Review Summary: Following up their first record "Come, I'm a Lion!", Page France gives us yet another classic to listen to, and does so with simplistic yet complex tracks sure to please all listeners. The fact that each track is just one word is testament to what you'll
When I first searched for Page France on Sputnik, I was astonished that not only was the acclaimed album "Hello, Dear Wind" not listed, but neither was the band! Taking it upon myself, I have decided it is a disgrace to not give Page France the praise it truly deserves.
"Hello, Dear Wind" is the second full album release from Page France, and while adding a somewhat new sound, keeps the band to its attractive roots. Though in some ways not as personal as "Come, I'm a Lion!". "Hello, Dear Wind" is a great addition to a band which should soon be recognized as a key player in the Indie/Folk rock industry. These complex chords are compounded with unique sounds like a xylophone or tamberine, to add just enough to each song to make it that much more unique. From the album's first catchy and rhythmic song, "Chariot", you get a sense that Page France gives us a feeling of being somewhere anyone would want to be. The thought of playing their music with all the windows rolled down and a soft breeze hitting your face is what gives Page France an emotion that cannot be rivaled.
Following Chariot, we hear Jesus, a poetic song which starts off a bit slow with only a few sounds but soon will build and make you feel like you've been listening to the song forever. After that, my favorite and the most "windows rolled down" feeling song of the album, "Dogs", my pick for the best track comes on, with its simplistic yet overwhelmingly welcoming guitar intro, and poetic lyrics which claim "I wont say I love you cause its all been said before, lets not say it anymore, cause love's nothing here for sure," allows anyone to relate to the song that is a golden track on the album.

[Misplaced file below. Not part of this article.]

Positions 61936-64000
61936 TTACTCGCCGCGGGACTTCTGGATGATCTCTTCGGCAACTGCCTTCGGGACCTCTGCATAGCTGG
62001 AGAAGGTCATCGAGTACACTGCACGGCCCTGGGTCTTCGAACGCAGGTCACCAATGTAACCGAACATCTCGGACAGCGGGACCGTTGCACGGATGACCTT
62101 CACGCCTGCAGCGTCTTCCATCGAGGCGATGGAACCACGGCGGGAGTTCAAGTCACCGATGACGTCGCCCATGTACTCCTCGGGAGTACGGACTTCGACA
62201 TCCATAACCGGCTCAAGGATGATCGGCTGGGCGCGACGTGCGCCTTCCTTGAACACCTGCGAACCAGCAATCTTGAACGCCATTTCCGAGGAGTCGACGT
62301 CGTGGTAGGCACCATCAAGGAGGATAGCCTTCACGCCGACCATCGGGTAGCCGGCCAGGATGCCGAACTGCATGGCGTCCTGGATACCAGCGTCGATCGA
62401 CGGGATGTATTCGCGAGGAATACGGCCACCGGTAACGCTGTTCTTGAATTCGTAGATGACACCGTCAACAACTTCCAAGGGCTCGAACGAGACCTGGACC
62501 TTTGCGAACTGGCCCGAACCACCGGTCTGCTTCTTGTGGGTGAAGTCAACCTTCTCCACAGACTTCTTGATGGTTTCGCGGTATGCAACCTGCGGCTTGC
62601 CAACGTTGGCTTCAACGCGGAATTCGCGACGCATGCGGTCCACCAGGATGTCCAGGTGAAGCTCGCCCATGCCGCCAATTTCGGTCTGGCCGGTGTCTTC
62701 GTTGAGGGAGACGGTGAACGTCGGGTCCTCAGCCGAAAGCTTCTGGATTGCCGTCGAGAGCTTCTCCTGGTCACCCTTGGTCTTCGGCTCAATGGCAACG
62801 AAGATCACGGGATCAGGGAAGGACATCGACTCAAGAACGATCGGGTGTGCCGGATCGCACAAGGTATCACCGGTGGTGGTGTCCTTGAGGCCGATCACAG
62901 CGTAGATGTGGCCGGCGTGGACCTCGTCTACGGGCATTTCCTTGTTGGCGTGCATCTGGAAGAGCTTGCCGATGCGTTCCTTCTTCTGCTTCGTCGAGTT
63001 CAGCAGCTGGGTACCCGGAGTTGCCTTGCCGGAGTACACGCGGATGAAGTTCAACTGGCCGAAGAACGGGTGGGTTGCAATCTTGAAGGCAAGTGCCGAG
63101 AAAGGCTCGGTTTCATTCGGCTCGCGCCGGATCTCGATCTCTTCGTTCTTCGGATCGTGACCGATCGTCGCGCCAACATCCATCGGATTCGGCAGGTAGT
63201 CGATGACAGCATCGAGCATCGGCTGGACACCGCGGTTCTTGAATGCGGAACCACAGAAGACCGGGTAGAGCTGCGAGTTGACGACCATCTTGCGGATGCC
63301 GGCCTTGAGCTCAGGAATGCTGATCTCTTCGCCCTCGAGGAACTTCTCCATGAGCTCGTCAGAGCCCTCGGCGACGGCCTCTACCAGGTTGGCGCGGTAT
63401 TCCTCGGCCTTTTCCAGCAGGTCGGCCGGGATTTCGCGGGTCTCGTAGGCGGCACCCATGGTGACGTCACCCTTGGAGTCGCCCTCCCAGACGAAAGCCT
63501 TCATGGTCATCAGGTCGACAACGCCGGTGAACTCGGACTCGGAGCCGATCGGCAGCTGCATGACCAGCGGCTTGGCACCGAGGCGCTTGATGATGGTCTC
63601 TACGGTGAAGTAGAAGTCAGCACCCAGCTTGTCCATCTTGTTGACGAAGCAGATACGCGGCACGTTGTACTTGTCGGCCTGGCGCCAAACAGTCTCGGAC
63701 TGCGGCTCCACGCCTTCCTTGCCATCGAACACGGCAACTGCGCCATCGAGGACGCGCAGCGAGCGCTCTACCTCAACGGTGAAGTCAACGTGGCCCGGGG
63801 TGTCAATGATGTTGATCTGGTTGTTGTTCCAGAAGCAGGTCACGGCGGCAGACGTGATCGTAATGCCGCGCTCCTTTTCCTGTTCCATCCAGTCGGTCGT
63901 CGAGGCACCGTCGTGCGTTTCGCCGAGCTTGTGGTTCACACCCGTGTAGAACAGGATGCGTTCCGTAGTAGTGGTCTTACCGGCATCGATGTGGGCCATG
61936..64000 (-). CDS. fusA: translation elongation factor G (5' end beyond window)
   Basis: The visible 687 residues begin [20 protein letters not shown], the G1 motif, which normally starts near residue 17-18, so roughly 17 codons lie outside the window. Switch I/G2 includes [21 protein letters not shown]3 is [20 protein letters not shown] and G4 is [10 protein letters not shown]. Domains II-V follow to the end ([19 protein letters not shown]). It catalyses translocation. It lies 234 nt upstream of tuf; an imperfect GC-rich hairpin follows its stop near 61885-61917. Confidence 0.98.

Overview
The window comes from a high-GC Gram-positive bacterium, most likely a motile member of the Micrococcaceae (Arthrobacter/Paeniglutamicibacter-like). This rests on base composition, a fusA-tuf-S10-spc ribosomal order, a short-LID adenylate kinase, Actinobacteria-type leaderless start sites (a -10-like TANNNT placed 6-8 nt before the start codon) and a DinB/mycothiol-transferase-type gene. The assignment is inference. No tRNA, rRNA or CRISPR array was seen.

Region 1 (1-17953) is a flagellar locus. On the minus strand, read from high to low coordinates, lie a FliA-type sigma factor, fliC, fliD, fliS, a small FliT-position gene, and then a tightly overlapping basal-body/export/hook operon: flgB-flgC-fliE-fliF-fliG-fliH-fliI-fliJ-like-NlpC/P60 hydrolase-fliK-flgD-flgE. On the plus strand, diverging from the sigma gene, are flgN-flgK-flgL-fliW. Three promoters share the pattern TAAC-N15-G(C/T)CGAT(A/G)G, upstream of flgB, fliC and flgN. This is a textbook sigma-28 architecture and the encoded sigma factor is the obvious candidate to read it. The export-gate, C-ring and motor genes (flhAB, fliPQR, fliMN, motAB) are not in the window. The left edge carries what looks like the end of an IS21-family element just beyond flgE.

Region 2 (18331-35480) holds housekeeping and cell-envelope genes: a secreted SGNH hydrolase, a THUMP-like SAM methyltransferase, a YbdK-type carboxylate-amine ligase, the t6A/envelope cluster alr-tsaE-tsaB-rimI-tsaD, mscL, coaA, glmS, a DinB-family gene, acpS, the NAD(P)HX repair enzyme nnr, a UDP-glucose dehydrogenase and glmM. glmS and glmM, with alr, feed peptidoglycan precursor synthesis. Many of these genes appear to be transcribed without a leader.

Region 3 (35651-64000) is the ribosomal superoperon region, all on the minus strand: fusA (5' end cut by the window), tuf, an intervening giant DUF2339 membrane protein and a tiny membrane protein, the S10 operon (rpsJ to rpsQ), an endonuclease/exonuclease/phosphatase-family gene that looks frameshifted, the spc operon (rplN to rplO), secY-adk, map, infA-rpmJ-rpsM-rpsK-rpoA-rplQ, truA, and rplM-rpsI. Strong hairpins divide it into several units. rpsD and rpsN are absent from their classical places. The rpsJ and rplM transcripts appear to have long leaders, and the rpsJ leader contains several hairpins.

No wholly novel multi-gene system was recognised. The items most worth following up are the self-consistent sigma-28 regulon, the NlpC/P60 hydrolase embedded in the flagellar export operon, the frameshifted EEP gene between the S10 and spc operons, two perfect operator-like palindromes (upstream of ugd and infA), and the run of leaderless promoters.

With a great start, the album does include some tracks which seem to just be fillers between the masterpieces. Songs like "Elephant" don't give you nearly the same feelings as other tracks on the album, but just as you start to think, "Come on, thats enough," Page France seems to agree, and does so with another gem in "Junkyard".
After a few more songs which will have you coming back for more, Up starts with its quiet chords. The lyrics of this song make you wonder why Page France doesnt have a book of poems to accompany each CD purchase.
The final song on the album being one of the best final songs of any album I've heard, "Feather", is in itself, a wrap up of the whole album, by returning to a sound heard from the first song we hear "and we will become, a happy ending," which give the listener a feeling felt from the beginning, and makes you want to start the whole thing over once its done.
Overall, "Hello, Dear Wind" gives Page France something to brag about. All the tiny wholes in the sound are automatically covered up by the greatness of so many more tracks.